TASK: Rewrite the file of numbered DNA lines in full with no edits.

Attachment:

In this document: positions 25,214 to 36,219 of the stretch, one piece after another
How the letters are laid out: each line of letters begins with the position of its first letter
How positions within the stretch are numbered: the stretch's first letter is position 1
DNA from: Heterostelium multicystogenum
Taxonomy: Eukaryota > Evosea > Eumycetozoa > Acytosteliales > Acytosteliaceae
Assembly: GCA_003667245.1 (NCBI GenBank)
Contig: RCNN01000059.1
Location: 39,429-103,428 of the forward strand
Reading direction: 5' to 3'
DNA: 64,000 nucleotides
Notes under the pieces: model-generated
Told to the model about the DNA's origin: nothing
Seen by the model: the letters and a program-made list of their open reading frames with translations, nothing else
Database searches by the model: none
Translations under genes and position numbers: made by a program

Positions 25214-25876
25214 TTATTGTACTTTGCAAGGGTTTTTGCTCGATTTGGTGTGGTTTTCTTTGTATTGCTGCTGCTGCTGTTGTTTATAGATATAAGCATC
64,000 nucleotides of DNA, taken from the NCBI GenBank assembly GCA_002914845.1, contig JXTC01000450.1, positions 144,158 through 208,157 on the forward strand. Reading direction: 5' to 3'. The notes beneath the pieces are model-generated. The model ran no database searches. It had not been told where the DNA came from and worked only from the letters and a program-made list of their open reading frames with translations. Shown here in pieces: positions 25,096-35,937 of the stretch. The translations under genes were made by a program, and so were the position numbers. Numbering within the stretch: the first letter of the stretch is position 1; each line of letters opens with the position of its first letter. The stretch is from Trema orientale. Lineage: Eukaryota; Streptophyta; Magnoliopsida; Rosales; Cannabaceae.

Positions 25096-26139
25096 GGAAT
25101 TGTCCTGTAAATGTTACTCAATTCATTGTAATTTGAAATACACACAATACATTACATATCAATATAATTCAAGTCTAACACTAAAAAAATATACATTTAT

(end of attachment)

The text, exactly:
In this document: positions 25,214 to 36,219 of the stretch, one piece after another
How the letters are laid out: each line of letters begins with the position of its first letter
How positions within the stretch are numbered: the stretch's first letter is position 1
DNA from: Heterostelium multicystogenum
Taxonomy: Eukaryota > Evosea > Eumycetozoa > Acytosteliales > Acytosteliaceae
Assembly: GCA_003667245.1 (NCBI GenBank)
Contig: RCNN01000059.1
Location: 39,429-103,428 of the forward strand
Reading direction: 5' to 3'
DNA: 64,000 nucleotides
Notes under the pieces: model-generated
Told to the model about the DNA's origin: nothing
Seen by the model: the letters and a program-made list of their open reading frames with translations, nothing else
Database searches by the model: none
Translations under genes and position numbers: made by a program

Positions 25214-25876
25214 TTATTGTACTTTGCAAGGGTTTTTGCTCGATTTGGTGTGGTTTTCTTTGTATTGCTGCTGCTGCTGTTGTTTATAGATATAAGCATC
64,000 nucleotides of DNA, taken from the NCBI GenBank assembly GCA_002914845.1, contig JXTC01000450.1, positions 144,158 through 208,157 on the forward strand. Reading direction: 5' to 3'. The notes beneath the pieces are model-generated. The model ran no database searches. It had not been told where the DNA came from and worked only from the letters and a program-made list of their open reading frames with translations. Shown here in pieces: positions 25,096-35,937 of the stretch. The translations under genes were made by a program, and so were the position numbers. Numbering within the stretch: the first letter of the stretch is position 1; each line of letters opens with the position of its first letter. The stretch is from Trema orientale. Lineage: Eukaryota; Streptophyta; Magnoliopsida; Rosales; Cannabaceae.

Positions 25096-26139
25096 GGAAT
25101 TGTCCTGTAAATGTTACTCAATTCATTGTAATTTGAAATACACACAATACATTACATATCAATATAATTCAAGTCTAACACTAAAAAAATATACATTTAT